Indepth Arts News: |
"Vermeer and the Delft School"
2001-03-08 until 2001-05-27
Metropolitan Museum of Art
New York, NY,
Best known for quiet, carefully described images of domestic life
as seen in works by Johannes Vermeer, Pieter de Hooch, and others, Delft
masters also produced history pictures in an international style, highly
refined flower paintings, princely portraits, and superb examples of the
decorative arts. Featuring 85 paintings including 15 Vermeers by 30
artists, about 35 drawings, and smaller selections of tapestries, gilded
silver, and Delftware faience, the exhibition will cast the familiar Delft
School in a new light one that emphasizes the roles of the neighboring
court at The Hague, and of sophisticated patrons in Delft.
The exhibition has been organized by The Metropolitan Museum of Art, New
York, in collaboration with The National Gallery, London.
Philippe de Montebello, Director of the Metropolitan Museum, commented:
The Metropolitan is pleased to present this unprecedented exhibition, which
unlike recent monographic surveys of these artists' works will examine
the paintings of Vermeer and his fellow Delft artists within their proper
historical context. By opening a window on the refined sensibilities of the
artists and patrons of the 17th-century Delft School, these wonderful
paintings and drawings as well as the sumptuous tapestries, gilded silver, and
other examples of contemporary decorative arts can be seen in an entirely
Although the paintings of Vermeer are often regarded as the culmination of
realism in Dutch art, the exhibition will reveal how earlier artistic
developments in Delft paved the way for the achievements of Vermeer and his
celebrated colleagues Pieter de Hooch, Carel Fabritius, Emanuel de Witte,
and others. The exhibition focuses on the key decades of the 1650s and
1660s, but approximately one-third of the paintings on view will date from
the preceding 50 years.
The exhibition will be organized thematically, with familiar and
lesser-known artists exhibited together to illustrate common interests in
style or subject matter during different decades in the century. Thus
Vermeer's choice of themes, and especially his approach to space,
preoccupation with light, and use of certain compositional schemes will be
seen as reflecting not only his own extraordinary powers of observation, but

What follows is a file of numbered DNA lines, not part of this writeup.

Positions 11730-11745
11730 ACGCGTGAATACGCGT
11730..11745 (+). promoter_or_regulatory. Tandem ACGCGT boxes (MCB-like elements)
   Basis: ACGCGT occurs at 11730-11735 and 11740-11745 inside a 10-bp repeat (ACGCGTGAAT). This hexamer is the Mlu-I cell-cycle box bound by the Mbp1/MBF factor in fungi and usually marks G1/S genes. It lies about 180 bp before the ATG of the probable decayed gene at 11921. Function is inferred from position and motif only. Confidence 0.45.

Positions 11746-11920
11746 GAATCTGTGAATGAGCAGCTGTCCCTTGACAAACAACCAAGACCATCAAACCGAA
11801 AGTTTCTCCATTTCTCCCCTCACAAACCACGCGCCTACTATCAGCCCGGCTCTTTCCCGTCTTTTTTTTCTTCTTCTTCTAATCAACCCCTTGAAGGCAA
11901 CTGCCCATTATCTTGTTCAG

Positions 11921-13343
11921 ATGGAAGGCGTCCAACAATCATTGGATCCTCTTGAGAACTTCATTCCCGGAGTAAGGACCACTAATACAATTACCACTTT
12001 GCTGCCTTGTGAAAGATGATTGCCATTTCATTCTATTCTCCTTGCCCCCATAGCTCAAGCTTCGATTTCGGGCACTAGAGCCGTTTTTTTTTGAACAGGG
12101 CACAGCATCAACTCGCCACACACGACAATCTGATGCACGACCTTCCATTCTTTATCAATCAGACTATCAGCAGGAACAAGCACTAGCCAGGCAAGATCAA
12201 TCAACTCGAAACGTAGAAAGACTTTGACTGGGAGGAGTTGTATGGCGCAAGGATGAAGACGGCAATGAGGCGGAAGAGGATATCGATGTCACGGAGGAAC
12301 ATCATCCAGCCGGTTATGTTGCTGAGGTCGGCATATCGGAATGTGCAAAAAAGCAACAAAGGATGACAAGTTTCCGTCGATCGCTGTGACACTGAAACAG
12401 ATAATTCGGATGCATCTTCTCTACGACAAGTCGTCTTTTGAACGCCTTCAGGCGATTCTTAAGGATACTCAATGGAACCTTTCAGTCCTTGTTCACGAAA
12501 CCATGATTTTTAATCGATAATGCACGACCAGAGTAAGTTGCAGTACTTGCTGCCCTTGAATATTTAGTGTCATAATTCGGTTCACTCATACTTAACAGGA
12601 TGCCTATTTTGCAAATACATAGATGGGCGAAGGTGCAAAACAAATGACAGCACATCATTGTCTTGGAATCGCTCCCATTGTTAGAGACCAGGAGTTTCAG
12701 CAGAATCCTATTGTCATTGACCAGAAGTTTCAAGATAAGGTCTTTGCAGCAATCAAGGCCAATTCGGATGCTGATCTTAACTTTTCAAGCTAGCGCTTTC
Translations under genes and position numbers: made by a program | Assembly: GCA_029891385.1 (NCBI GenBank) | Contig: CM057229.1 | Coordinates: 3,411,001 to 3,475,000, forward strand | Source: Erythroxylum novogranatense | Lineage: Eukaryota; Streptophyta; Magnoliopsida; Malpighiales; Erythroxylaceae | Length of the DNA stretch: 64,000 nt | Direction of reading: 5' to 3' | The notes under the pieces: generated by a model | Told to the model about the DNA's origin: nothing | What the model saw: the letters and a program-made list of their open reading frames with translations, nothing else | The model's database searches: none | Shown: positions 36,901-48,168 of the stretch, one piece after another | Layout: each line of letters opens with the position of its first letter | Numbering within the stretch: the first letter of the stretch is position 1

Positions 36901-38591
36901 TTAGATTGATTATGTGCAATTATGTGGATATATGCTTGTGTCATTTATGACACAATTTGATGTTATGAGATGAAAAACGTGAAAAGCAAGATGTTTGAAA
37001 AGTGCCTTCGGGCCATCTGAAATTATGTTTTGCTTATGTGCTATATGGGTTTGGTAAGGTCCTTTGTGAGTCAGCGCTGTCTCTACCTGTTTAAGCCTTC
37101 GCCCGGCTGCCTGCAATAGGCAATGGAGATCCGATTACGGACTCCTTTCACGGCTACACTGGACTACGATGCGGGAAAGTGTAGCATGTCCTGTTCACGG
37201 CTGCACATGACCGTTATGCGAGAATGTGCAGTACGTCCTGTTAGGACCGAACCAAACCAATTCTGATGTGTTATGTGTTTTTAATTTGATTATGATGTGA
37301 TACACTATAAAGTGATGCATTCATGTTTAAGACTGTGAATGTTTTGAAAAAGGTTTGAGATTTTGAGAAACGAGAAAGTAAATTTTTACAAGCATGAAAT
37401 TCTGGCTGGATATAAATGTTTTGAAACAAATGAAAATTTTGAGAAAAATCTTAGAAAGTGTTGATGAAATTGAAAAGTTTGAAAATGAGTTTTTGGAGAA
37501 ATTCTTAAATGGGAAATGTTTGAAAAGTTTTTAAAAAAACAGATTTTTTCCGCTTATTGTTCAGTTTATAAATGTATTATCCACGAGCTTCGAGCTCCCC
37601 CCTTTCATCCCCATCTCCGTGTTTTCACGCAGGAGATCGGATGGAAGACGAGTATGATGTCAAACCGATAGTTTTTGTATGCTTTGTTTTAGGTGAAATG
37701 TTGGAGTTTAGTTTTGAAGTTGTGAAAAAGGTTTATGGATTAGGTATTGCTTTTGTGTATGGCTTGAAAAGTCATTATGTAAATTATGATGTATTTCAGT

also his sophisticated understanding of current artistic conventions and
contemporary trends in taste.
Vermeer will be represented by 15 paintings in New York, including six
works that were not seen in the 1995-96 monographic exhibition in
Washington. There will be 10 De Hoochs and 16 views of church interiors
and other buildings by Emanuel de Witte, Gerard Houckgeest, Hendrick van
Vliet, and others, as well as a selection of townscapes by Daniel Vosmaer and
Egbert van der Poel. Several artists who briefly worked in Delft Paulus
Potter, Jan Steen, Adam Pynacker will be represented by outstanding
works; however, other painters who have been connected with the city,
including so-called De Hooch School painters Pieter Janssens Elinga and
Jacobus Vrel, will be excluded because they never worked in Delft or the
surrounding area. In addition to the well-known genre scenes, townscapes,
and architectural views, the Delft School produced distinctive traditions of
landscape and still-life painting, and these will also be included in the
Among the highlights of the paintings by Vermeer are such rarely lent
masterpieces as The Art of Painting (ca. 1667; Kunsthistorisches Museum,
Vienna) and The Procuress (1656; Staatliche Kunstsammlungen, Dresden).
Other works by Vermeer in the exhibition include, The Little Street (ca.
1658; Rijksmuseum, Amsterdam), Girl with the Red Hat (ca. 1665;
National Gallery of Art, Washington) and the Metropolitan's own Allegory of
Faith (ca. 1672).
Although they are similarly titled and were likely painted in the same year,
De Hooch's Portrait of a Family in a Courtyard in Delft (ca. 1658;
Gemaldegalerie, Vienna) and the more intimate and informal scene depicted in
The Courtyard of a House in Delft (1658; National Gallery, London) differ
greatly in both subject and style, revealing the artist's range in appealing to
his patrons' wishes. Two self-portraits by Fabritius as well as his
much-loved Goldfinch (1654; Mauritshuis, The Hague) will also be on
The drawings and watercolors in the exhibition vary from preparatory
sketches to finished drawings depicting views in Delft that are still
recognizable today. A selection of delicate flower, shell, and other nature
studies will be among the highlights of works on paper. Among the tapestries
on view will be an extremely rare horse caparison a full set of weaving to
adorn a horse for parades and other celebratory pageants. On loan from the
Royal Armory in Stockholm, the caparison was only used once and thus
remains spectacularly vivid and well preserved. Other examples of
decorative arts include cabinet bronzes and several pieces of silvergilt
illustrating the high level of artistry attained by Delft silversmiths.
The exhibition will be accompanied by an illustrated catalogue published by
The Metropolitan Museum of Art and distributed by Yale University Press.
The publication features essays by Walter Liedtke, Michiel C. Plomp, and
Axel Rόger, as well as several contributions by other international scholars.
Johannes Vermeer (Dutch, 16321675).
The Procuress, 1656.
Oil on canvas.
Staatliche Kunstsammlungen, Dresden.